To Abraham Tesser wood-working is self-relevant.
SEM is a motivational theory. It assumes that people want to find or create certain ego-boosting comparisons in their minds, and that they tend to find ways to do so. Elsewhere, my colleagues and I have noted that some of the observed data that may look like the results of active comparisons can be explained in simpler terms (Krueger, Freestone & McGinnis, 2013). Here’s a suggestion concerning the finding that people tend to self-enhance on ego-relevant dimensions and self-efface on ego-irrelevant dimension.
Suppose Ego ranks 6 dimensions in terms of how important they are to him. Imagine that appreciating art is at the top with a rank of 6 and programming computers is at the bottom with a rank of one. Over a lifetime, Ego invests effort into the 6 domains in proportion to their personal importance. Unless Ego is living in a cruel universe, a positive correlation will emerge in how strongly Ego can perceive himself to be in a domain and how important that domain is. Let’s say the order of self-ranks is 4, 6, 5, 1, 2, 3 for the domains ranked from 6 to 1. The correlation between the self- and the importance rankings is .6. Ego’s friend Alter has different preferences. His excellence ranks are 5, 4, 2, 1, 3, 6, and they are perceived accurately by Ego. The correlation between Ego’s importance ranks and Alter’s ranks is virtually nil (-.03). Finally, there is a positive correlation between Ego and Alter (.31), indicating the type of similarity that should exist among friends.
If we average Ego’s self-ranks for three most important dimensions, we find that M = 5. The mean of the three ranks for Alter is 3.67. It appears that Ego is self-enhancing on the dimensions that matter to him. Now if we average his self-ranks for the remaining three (comparatively unimportant) dimensions, we find that M = 2. The corresponding mean for Alter is 3.33. It appears that Ego is self-effacing on dimensions he regards as irrelevant to him.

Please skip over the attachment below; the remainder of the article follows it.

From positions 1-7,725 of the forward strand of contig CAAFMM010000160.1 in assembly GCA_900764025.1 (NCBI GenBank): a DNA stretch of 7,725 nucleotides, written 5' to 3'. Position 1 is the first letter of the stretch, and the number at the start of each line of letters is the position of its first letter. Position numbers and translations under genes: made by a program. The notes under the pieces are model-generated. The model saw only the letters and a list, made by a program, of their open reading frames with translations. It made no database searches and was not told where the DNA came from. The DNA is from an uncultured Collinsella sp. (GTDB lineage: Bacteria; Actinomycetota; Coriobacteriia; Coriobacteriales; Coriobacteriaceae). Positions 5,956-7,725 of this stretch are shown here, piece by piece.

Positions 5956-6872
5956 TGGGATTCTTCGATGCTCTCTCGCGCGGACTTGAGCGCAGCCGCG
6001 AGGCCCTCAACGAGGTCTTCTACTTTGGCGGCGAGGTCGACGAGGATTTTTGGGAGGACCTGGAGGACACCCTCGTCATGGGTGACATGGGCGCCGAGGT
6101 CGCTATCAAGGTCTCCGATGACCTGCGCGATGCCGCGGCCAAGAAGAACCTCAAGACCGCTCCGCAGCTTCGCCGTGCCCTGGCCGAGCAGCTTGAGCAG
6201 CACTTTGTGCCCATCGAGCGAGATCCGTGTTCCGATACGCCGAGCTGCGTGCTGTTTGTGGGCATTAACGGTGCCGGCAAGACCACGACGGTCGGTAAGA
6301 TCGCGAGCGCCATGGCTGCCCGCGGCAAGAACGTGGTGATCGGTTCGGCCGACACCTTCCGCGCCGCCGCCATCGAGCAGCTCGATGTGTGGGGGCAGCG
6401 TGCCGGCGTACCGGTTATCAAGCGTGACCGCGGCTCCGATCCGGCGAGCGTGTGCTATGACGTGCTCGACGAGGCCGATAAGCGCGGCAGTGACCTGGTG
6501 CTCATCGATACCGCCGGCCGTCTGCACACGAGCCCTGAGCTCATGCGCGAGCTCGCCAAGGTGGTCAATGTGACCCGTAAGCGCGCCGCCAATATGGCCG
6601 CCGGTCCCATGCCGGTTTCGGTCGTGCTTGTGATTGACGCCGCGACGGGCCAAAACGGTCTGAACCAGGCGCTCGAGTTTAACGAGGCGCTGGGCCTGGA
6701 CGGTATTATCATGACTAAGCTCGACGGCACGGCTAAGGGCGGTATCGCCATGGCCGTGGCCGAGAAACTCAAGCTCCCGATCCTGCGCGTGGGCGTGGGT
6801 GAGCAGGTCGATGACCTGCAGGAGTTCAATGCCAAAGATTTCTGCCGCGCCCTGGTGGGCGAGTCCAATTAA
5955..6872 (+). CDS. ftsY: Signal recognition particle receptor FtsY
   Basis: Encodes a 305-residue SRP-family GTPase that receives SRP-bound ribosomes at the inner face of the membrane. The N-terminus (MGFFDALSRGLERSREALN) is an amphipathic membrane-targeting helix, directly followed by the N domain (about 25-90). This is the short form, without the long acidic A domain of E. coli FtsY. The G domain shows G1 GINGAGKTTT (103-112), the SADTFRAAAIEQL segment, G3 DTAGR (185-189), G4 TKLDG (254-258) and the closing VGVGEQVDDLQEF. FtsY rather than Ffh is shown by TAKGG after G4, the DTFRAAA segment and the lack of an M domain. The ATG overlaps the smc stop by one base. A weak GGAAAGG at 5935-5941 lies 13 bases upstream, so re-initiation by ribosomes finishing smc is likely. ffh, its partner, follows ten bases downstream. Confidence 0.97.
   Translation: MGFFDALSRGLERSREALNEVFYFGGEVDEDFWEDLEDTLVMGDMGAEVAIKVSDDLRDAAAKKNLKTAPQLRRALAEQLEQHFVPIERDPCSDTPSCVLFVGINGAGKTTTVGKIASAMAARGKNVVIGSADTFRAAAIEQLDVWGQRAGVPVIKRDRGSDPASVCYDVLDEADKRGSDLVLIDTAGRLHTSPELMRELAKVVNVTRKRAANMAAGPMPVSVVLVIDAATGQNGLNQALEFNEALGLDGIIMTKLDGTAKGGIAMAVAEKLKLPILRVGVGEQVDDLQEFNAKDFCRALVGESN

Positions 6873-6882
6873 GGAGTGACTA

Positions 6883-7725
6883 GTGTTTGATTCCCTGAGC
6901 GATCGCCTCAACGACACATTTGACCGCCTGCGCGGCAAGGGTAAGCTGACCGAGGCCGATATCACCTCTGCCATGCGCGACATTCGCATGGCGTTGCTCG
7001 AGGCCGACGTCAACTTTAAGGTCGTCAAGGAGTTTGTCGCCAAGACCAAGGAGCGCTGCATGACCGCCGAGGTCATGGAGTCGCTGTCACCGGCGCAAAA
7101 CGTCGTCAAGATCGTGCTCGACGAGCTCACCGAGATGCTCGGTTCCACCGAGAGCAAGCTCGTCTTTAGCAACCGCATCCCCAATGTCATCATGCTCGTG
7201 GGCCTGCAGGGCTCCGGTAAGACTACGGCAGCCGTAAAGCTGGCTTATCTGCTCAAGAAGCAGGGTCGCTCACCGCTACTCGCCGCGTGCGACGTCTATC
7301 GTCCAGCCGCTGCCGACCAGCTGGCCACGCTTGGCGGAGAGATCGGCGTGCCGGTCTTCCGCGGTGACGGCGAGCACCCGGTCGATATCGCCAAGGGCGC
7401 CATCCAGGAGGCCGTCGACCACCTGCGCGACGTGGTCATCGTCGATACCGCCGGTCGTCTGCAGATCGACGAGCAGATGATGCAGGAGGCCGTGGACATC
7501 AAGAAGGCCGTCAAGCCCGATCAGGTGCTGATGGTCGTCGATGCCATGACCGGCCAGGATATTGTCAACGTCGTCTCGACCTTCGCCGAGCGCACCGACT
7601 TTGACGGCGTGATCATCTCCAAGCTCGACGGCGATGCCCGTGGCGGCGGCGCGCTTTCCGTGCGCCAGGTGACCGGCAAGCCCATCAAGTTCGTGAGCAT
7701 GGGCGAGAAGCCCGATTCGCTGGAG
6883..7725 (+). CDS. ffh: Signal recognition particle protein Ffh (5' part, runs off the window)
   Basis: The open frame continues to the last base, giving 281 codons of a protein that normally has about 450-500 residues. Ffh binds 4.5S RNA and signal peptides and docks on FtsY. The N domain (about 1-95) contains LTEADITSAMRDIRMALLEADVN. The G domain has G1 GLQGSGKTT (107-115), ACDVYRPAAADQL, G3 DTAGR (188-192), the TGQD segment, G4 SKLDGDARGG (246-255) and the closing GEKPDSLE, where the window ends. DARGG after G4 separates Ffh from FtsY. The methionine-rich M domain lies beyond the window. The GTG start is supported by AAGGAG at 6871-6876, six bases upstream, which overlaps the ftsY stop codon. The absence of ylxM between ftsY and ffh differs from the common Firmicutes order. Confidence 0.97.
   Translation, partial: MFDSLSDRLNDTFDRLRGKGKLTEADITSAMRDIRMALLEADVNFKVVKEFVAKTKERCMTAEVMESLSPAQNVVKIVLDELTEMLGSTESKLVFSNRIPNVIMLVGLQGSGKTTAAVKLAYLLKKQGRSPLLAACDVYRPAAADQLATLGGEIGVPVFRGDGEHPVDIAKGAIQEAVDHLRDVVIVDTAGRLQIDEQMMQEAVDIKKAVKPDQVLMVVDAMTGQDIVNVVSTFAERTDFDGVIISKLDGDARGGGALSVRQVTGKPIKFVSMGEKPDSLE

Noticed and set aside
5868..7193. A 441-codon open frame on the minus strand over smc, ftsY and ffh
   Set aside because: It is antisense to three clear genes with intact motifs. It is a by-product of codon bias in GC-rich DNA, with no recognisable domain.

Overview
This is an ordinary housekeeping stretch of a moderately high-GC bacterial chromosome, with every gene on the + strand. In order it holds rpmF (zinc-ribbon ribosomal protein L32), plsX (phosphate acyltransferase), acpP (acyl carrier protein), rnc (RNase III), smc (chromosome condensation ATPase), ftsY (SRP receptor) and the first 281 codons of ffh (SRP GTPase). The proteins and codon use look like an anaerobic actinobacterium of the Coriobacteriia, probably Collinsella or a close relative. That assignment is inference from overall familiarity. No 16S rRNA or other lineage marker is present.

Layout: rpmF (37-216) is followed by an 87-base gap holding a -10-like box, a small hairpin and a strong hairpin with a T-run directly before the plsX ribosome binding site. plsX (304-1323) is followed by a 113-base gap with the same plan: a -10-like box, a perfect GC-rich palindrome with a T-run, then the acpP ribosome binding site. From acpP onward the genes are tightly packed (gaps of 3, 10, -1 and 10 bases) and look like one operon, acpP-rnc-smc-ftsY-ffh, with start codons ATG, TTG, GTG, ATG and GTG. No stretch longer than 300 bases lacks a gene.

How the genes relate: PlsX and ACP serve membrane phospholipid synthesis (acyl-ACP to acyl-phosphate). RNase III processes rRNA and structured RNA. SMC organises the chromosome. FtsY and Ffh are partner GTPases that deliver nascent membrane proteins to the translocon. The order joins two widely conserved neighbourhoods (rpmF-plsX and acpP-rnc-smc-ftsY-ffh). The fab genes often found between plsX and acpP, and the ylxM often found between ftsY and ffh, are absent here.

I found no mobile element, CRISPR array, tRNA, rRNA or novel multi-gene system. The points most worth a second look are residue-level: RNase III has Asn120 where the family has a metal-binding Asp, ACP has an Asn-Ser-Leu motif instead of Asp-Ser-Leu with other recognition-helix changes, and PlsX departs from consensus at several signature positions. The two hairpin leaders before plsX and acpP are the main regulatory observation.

Notice that no motive to self-enhance or –efface was invoked, nor was it assumed that Ego engages in any direct comparisons with Alter. Surely, these things happen, but they are not necessary to explain some interesting patterns. Sometimes it is enough to do what you do best, ignore the rest, and you will look like someone who strategically seeks to dominate or wishes to submit.
Krueger, J. I., Freestone, D., & McInnis, M. L. (2013). Comparisons in research and reasoning: Toward an integrative theory of social induction. New Ideas in Psychology, 31, 73-86. http://dx.doi.org/10.1016/j.newideapsych.2012.11.002
Sedikides, C., & Gregg, A. P. (2008). Self-enhancement: Food for thought. Perspectives on Psychological Science, 3, 102-116. doi: 10.1111/j.1745-6916.2008.00068.x
My paper with Klaus Fiedler called Afterthoughts on precognition will come out later this year in Theory & Psychology. In it, we discuss some issues with Daryl Bem’s (JPSP, 2011) paper that claimed to demonstrate retroactive causation. I just wish our paper had come out before Bem’s.
Speaking from the heart sounds great. Speaking from the midbrain does not -- although it amounts to the same thing.
Eduction is bidirectional, and more so as the generational gap widens. My student Max (22) and I (55) both benefited today because I explained to him who Hermann Hesse was and he enlightened me on the wisdom of hackathons (see also).
Mindful of the great spiritual leaders of the past and present (J.C., D. L., C. G. J.), I have striven to love, embrace, and cherish all living things. Then I got a fungal infection (and a moth-eaten jacket).